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Target Corp. v. Prestige Facilities Services Group, Inc.

United States District Court, M.D. Florida, Fort Myers Division

February 6, 2018

TARGET CORPORATION, Third-Party Plaintiff,



         This matter comes before the Court on third-party plaintiff Target Corporation's Motion for Default Judgment Against Prestige Facilities Services Group, Inc. (Doc. #31) filed on December 18, 2017. No response has been filed by either third-party defendant, and the time to respond has expired.


         On June 2, 2017, defendant Target Corporation (Target) removed a suit filed by Capital Solutions Bancorp LLC (Capital) from Lee County Circuit Court to federal court. Target filed an Answer (Doc. #9), and on June 23, 2017, Target filed a Third-Party Complaint (Doc. #15) against Prestige Facilities Services Group, Inc. (Prestige) and Giuseppe Tromba (or Joe Tromba). Capital and Target reached a settlement, and the original Complaint was dismissed with prejudice. Only the third party complaint remains before the Court.

         On October 13, 2017, the Court ordered the Answer (Doc. #22) filed by Tromba on behalf of himself and Prestige stricken, and directed Tromba to file an amended answer on only his own behalf, and for Prestige to file an amended answer only through counsel. (Doc. #25.) Defendant Giuseppe Tromba filed an Amended Answer (Doc. #27) on his own behalf, however Prestige did not file an appearance or amended answer through counsel. Consequently, Target moved for and was granted a default against Prestige. (Docs. ## 28-29.) On December 6, 2017, a Clerk's Entry of Default (Doc. #30) was issued, and Target now seeks a default judgment against Prestige under Fed.R.Civ.P. 55(a).

         A. Third Party Complaint

         Prestige is deemed to have admitted only the well-pled factual allegations in the Third-party Complaint, which are as follows: Target contracted with Prestige Facilities Services Group, Inc. (Prestige) to construct gender-neutral bathrooms in its Minnesota stores pursuant to a Program Agreement for Goods and Services (Program Agreement). Pursuant to the Program Agreement, among other things Prestige was required to pay all subcontractors hired, to take no action to cause a lien to be filed against Target or any Target asset, to ensure that no liens were filed against any Target property for services performed or materials provided, and to take prompt action to release any lien filed against Target.

         Target alleges that Prestige hired a number of subcontractors. Target paid Prestige all amounts due under the Program Agreement, however Prestige failed to pay the subcontractors. Pursuant to a Minnesota Statute, liens attached to Target's real property when the subcontractors were not paid. Target alleges that Prestige breached its obligations under the Program Agreement by failing to pay the subcontractors, and causing the liens on Target's property to exist.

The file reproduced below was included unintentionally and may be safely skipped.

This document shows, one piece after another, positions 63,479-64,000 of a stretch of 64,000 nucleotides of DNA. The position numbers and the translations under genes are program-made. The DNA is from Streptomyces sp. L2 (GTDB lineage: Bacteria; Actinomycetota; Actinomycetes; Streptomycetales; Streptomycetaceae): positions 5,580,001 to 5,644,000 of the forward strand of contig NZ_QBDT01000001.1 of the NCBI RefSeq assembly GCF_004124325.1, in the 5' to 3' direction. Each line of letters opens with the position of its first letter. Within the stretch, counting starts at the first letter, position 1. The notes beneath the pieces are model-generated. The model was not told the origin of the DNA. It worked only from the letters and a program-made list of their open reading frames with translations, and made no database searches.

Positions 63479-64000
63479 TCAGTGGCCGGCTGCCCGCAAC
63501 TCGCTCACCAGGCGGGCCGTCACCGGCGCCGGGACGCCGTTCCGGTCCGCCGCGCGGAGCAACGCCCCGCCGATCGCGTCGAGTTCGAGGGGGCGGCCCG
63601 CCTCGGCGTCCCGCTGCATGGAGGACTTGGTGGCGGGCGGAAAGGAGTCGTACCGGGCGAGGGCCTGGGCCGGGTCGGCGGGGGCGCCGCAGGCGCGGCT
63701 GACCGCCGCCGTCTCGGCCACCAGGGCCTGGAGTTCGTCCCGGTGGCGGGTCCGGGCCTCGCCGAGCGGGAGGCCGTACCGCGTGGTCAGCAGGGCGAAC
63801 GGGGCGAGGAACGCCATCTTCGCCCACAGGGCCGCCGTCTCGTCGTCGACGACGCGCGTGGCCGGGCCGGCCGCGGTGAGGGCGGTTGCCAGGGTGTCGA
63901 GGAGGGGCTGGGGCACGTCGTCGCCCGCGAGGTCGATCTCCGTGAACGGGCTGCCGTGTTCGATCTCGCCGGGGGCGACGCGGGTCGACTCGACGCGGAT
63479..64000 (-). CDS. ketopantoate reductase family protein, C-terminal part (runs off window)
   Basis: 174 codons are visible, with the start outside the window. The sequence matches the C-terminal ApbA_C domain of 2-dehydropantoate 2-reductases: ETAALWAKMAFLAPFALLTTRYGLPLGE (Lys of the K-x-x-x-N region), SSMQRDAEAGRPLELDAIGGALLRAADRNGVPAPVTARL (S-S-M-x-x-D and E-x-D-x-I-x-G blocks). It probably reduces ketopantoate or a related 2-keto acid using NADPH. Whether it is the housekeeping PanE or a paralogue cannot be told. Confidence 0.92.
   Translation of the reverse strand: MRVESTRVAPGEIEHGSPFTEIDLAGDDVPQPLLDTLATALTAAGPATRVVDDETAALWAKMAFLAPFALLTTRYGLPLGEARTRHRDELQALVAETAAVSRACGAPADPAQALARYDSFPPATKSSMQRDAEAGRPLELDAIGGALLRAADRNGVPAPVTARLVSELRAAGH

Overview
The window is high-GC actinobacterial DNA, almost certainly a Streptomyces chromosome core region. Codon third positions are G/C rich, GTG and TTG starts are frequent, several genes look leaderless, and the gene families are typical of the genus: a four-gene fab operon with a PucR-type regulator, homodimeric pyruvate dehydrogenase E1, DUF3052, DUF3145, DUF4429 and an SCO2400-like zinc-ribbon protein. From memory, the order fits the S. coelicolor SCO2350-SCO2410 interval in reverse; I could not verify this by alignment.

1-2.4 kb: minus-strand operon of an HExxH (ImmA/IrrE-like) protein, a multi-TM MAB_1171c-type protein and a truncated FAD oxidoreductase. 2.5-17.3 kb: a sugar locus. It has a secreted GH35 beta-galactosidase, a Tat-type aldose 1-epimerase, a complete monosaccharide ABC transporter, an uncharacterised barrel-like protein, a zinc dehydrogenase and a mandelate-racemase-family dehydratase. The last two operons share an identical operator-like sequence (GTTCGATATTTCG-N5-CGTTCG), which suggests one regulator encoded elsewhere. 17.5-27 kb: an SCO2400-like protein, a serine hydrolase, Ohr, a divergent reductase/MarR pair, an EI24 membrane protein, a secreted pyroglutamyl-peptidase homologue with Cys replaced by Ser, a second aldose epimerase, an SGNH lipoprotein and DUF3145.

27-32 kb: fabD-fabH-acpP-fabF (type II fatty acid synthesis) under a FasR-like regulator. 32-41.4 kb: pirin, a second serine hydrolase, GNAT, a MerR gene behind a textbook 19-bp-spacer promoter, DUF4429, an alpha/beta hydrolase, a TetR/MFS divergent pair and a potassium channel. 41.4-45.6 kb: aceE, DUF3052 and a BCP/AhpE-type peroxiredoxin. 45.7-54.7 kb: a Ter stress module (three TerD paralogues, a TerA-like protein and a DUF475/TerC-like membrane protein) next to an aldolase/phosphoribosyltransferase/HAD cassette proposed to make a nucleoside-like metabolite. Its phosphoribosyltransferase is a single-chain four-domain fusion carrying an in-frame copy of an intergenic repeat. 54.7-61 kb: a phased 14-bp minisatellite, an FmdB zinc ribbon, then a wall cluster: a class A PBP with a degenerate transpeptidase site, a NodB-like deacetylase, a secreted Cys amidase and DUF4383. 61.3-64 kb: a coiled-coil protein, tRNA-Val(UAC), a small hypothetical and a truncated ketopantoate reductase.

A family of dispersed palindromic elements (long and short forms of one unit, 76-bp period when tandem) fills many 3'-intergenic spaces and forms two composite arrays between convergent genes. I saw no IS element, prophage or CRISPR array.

Without Target's knowledge, Prestige entered into an Accounts Receivable Purchase Agreement with Capital Solutions Bancorp, LLC (Capital), and assigned its accounts receivable from Target to Capital. Target inquired as to whether Capital was indeed entitled to the payments, to which Prestige replied in the negative, stating that Capital did not represent the company in any capacity and payments should still be made to Prestige. Joe Tromba responded that Capital was making false representations regarding the relationship which did not exist. As a result, Target made payments totaling $577, 732 to Prestige, for which they were sued by Capital for failure to pay under the assignment.

         Target asserts a breach of the Program Agreement (Doc. #15-1, Exh. A), which is attached to the Third-Party Complaint, intentional misrepresentation, and negligent misrepresentation against Prestige. The Declaration of Joel Peters (Doc. #31-1, Exh. 1), an employee of Target, provides a break down of the amounts paid to Capital and each of the alleged subcontractors. Attached to the Declaration are the invoices for the payments. Target seeks a total of $577, 000 in damages based on the payments it made.

         B. Applicable Law

         When a defendant defaults, it is “deemed to admit the plaintiff's well-pleaded allegations of facts, ” but not conclusions of law or facts not well-pleaded. Surtain v. Hamlin Terrace Foundation, 789 F.3d 1239, 1245 (11th Cir. 2015). To warrant a default judgment, the facts alleged in the pleadings must provide a sufficient basis for judgment. Id. (quoting Nishimatsu Const. Co., Ltd. V. Houston Nat'l Bank, 515 F.2d 1200, 1206 (5th Cir. 1975)). The sufficiency standard is that “necessary to survive a motion to dismiss for failure to state a claim.” Id.


         A. Count I, ...

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